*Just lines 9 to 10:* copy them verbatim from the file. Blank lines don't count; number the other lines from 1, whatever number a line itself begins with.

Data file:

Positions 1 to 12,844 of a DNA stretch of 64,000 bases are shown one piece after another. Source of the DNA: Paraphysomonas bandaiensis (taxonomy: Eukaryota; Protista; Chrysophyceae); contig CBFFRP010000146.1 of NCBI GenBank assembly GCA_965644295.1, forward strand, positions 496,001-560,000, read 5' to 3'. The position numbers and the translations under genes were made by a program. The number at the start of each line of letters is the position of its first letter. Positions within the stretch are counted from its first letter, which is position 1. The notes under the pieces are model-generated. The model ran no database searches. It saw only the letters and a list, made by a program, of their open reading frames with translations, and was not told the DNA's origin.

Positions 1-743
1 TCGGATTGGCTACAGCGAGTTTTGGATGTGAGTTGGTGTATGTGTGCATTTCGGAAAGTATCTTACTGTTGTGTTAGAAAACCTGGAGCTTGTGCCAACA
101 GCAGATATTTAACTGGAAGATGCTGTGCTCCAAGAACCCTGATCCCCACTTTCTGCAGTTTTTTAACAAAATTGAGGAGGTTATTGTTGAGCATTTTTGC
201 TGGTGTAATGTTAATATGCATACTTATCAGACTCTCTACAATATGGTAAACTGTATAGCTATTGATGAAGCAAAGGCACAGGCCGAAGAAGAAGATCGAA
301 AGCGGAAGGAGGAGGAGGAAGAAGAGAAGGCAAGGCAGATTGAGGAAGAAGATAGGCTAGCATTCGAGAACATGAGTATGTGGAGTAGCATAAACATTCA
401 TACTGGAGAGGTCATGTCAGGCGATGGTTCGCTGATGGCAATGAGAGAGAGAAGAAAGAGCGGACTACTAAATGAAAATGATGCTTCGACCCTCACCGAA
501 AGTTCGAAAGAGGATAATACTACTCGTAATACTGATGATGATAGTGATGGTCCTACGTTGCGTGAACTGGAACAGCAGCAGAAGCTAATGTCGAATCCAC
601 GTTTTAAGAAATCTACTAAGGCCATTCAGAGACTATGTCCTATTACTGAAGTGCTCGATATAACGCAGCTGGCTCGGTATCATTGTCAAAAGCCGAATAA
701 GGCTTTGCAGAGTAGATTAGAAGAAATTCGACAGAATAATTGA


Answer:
601 GTTTTAAGAAATCTACTAAGGCCATTCAGAGACTATGTCCTATTACTGAAGTGCTCGATATAACGCAGCTGGCTCGGTATCATTGTCAAAAGCCGAATAA
701 GGCTTTGCAGAGTAGATTAGAAGAAATTCGACAGAATAATTGA